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# 770 (Q50, V45, IR8) after everything went wrong on D-Day

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Intern
Joined: 21 May 2018
Posts: 11
GMAT 1: 770 Q50 V45
770 (Q50, V45, IR8) after everything went wrong on D-Day  [#permalink]

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30 Jul 2018, 05:07
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Hi guys,

Just took my GMAT today for the first time and wanted to share my story of what NOT to do on D-Day, but also give encouragement that even when everything goes wrong, not all hope is lost! Will also be sharing some short tips from my prep process below.

My scores (in sequence of taking):
GMATPrep1: 760 (Q50, V42)
VeritasPrep: 690 (Q51, V36) - found the verbal questions very different
MGMAT: 750 (Q48, V45)
GMATPrep2: 780 (Q50, V46)
GMAT: 770 (Q50, V45)

D-Day

I booked my exam at 9.30am today. My plan was to wake up at 7.30am, take my time to wash up and have breakfast, leave house at around 8.15am and cab down to the test center at 9am. This would give me more than enough time to grab a quick coffee and to wind down before the exam. But I didn't expect so many things to go horrendously wrong:

1. Crazy downpour in the morning = terrible traffic jam
Woke up to see the heaviest rain I've had in weeks, which meant that I could expect significant traffic jam (instead of ~45min, it'd probably take me 1.5h if the jam was really bad). I didn't budget enough time for this so I rushed my morning wash up and took public transport, and reached around 9.15am. Not late yet, but could have saved myself a lot of panic if I woke up a bit earlier.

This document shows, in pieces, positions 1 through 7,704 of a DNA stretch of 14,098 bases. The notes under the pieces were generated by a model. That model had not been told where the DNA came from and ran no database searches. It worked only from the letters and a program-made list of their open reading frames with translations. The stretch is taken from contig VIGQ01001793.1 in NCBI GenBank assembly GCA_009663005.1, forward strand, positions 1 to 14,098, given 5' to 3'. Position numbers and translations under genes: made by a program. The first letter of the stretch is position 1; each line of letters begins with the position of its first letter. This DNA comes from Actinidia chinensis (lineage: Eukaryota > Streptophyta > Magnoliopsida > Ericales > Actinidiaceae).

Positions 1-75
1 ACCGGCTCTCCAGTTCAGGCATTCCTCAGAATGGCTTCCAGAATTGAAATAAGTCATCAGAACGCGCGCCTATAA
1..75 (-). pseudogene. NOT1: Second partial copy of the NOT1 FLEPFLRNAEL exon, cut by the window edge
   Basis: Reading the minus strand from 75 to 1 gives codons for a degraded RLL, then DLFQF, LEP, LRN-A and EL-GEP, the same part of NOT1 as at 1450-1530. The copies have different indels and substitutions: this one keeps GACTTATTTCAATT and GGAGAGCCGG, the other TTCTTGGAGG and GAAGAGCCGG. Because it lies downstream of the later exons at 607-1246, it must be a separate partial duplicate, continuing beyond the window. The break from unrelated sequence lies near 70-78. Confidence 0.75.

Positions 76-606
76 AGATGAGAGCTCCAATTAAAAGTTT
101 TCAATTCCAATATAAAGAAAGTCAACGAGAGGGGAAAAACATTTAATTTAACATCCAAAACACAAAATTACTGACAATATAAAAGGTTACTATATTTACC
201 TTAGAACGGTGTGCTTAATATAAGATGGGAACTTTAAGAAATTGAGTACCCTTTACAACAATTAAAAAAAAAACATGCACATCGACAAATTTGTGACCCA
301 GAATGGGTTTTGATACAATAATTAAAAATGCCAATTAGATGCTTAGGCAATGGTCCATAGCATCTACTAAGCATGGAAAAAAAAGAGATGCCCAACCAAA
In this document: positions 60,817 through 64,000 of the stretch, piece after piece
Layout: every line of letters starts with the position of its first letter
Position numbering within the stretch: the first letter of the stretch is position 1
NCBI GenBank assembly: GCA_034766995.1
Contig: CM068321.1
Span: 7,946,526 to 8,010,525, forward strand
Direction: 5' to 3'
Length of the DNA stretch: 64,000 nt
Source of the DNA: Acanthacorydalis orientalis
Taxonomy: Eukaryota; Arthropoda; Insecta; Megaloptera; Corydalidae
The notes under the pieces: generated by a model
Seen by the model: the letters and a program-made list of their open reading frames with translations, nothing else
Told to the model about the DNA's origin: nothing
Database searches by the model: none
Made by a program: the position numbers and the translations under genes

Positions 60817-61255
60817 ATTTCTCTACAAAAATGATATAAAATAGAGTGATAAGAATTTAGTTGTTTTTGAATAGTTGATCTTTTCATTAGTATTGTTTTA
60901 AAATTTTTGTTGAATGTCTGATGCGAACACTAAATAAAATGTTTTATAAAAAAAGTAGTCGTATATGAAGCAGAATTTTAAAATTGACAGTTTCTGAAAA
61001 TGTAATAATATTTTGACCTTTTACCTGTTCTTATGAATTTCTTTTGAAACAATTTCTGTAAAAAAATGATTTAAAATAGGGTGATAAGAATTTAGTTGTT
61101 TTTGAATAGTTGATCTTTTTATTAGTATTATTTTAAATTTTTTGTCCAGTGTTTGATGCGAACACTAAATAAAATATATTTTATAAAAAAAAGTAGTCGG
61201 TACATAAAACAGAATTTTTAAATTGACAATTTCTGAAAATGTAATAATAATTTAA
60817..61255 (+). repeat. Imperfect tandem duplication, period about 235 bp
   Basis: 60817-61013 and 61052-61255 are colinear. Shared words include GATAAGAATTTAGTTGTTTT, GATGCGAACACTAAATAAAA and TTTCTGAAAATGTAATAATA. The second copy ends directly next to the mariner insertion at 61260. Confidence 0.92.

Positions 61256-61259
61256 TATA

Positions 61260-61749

Takeaway: ALWAYS give yourself enough time on the morning before the exam since you never know what could happen.

2. Didn't bring my passport and had to go home to get it
So I got to the test center and realised I didn't read the instructions carefully enough that I HAVE to bring my passport - I thought my ID and driver's license would suffice...the receptionist told me to go home and get it, but I live ~45min away so it'd take me 1.5h to come back. She wasn't fully happy about it, but said if I rushed, she can still let me in. Henceforth began a flurry of panic in getting a cab and trying to get the cab driver to drive faster and running up my house to get my passport and going back again. I was probably in the worst mental state possible in the cab and had to actively tell myself to calm down (the jam didn't help either). Ended up coming back 1.5h later - thankfully I was still let in.